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It’s been a while since we’ve seen some upcycling in the air, since Air France did something similar with their old advertising posters, and Virgin Atlantic who changed their seat covers into a variety of accessories and KLM who turned their old uniforms into carpets for their new World Business Class cabins.
Emirates recently turned a 208 square meter poster into over 300 quirky and reusable shopping bags. At TheDesignAir, we thought it was time we started promoting airlines with similar initiatives.
In a project which highlights Emirates’ fashion forward credentials and commitment to sustainable practices, the PVC material of a giant Emirates Cabin Crew poster originally displayed outside Zurich Airport, was repurposed into a limited edition line of “up-cycled” shopping bags with the help of Feinschliff, a socially integrative company in Switzerland which supports long-term unemployed people in returning to the labour market.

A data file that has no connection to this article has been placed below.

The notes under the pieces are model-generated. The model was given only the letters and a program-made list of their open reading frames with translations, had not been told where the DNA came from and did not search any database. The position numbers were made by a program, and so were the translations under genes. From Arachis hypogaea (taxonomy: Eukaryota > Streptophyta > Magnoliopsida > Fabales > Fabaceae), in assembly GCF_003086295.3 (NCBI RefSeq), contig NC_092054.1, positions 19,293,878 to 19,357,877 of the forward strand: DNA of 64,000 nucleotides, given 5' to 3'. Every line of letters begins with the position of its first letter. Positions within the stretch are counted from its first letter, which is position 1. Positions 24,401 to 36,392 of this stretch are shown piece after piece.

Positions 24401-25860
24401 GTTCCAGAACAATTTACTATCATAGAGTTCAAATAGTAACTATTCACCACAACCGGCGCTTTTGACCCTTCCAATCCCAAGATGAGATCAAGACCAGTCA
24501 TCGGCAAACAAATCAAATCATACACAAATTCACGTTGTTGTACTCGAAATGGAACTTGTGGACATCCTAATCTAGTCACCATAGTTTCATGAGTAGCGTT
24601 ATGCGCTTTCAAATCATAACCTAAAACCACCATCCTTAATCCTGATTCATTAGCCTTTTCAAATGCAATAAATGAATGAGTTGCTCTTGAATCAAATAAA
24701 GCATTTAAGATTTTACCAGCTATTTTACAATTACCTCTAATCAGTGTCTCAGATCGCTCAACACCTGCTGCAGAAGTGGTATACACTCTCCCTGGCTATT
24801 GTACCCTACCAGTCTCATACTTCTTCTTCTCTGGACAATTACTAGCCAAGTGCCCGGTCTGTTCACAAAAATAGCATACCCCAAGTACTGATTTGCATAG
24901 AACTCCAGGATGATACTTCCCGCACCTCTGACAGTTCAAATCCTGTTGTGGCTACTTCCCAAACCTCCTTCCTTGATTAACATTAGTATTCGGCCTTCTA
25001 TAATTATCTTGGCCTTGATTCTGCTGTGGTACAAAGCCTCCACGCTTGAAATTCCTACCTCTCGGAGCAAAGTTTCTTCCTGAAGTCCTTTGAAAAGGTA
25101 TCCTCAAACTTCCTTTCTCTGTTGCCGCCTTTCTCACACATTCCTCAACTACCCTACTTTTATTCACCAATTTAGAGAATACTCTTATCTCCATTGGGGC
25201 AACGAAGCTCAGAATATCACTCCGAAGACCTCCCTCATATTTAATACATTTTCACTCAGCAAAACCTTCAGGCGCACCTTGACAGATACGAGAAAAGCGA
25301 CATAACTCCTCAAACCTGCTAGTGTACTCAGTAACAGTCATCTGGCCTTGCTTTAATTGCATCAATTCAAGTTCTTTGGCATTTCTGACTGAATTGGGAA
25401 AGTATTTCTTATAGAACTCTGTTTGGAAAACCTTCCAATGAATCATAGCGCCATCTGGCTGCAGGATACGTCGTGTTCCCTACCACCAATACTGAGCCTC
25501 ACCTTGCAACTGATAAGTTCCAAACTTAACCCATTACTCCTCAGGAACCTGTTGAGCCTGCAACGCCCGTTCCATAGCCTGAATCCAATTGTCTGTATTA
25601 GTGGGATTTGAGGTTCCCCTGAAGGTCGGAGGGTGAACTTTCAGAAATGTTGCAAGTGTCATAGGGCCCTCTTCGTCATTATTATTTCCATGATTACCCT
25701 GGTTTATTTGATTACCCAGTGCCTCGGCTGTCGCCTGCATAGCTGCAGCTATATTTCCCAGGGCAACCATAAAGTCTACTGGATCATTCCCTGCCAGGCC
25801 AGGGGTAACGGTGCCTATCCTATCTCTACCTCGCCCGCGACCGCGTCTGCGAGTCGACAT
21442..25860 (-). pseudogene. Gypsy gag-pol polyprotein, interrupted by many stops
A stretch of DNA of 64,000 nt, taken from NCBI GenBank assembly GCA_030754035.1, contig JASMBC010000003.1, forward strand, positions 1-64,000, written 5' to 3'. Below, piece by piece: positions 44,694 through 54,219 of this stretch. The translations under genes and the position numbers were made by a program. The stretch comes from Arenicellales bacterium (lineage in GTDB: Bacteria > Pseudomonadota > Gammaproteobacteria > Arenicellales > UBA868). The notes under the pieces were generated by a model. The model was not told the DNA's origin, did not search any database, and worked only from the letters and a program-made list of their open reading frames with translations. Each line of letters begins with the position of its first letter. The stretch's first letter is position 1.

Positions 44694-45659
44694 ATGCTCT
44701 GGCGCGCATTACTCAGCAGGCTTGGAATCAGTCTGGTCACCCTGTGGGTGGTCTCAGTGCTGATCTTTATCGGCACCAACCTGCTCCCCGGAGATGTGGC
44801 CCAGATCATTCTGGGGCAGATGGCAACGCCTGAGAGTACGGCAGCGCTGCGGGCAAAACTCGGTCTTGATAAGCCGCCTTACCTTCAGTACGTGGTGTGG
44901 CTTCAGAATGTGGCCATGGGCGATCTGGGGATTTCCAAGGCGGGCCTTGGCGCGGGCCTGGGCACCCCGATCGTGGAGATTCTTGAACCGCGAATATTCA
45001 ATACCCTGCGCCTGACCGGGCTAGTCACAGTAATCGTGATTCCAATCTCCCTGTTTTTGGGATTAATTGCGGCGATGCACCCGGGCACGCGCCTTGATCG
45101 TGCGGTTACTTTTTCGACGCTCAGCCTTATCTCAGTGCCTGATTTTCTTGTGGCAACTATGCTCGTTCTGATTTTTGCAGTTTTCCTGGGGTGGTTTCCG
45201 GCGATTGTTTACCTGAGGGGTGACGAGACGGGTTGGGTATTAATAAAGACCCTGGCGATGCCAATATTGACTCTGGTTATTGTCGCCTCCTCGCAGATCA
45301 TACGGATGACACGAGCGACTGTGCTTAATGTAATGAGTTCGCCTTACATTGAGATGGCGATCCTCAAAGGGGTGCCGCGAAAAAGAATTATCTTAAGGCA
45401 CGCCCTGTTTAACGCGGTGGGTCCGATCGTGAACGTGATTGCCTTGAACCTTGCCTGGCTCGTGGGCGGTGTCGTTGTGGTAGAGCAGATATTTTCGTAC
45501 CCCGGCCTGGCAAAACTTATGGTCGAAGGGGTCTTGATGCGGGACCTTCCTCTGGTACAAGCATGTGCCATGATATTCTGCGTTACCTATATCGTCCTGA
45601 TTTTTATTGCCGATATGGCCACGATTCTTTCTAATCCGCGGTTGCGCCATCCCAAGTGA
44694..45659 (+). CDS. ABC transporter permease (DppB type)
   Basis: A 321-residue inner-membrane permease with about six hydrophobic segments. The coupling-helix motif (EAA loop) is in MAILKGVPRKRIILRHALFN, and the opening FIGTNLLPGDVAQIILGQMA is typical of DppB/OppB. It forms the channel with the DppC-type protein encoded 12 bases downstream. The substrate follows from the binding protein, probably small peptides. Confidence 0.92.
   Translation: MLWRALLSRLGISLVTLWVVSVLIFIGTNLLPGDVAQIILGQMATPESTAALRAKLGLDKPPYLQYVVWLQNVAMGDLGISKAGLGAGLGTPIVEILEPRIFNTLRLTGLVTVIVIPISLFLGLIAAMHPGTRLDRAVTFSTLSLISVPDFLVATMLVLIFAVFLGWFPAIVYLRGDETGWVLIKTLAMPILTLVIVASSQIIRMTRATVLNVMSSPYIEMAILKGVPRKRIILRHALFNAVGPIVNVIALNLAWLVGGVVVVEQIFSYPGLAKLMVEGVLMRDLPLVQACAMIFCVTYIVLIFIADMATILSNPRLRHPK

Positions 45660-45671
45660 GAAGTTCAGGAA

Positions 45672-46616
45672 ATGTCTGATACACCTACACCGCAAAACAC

It took 10 workers 16 days to repurpose the enormous poster into bags. The handcraft production of a single bag took about 27 minutes, involving 13 different steps, including cutting and washing the poster, sewing on straps and assembling the material.
Each distinctive, yet practical bag, has been imprinted with the airline’s ‘Where will you be tomorrow’ tagline. Lightweight, with an inside pocket and made of durable textile. “I want one!” Us too, but sorry, no such luck. These bags are sure to be this season’s must have fashion accessory for the lucky few who were gifted the bags during an open air cinema screening in Zurich. Fingers crossed the airline decides it is time to sell the bags onboard as part of their Duty Free offering, as we would be snapping them right up – especially the one photographed here.
Emirates actively promotes recycling across its business, whether it is used newspapers left behind in aircraft cabins or obsolete electrical equipment no longer needed in its offices. Between 2010 and 2013, Emirates’ Engineering department alone recovered and recycled over 432 tonnes of materials from Boeing 777 cabin interiors.
This story originally appeared on TheDesignAir, a Skift content partner.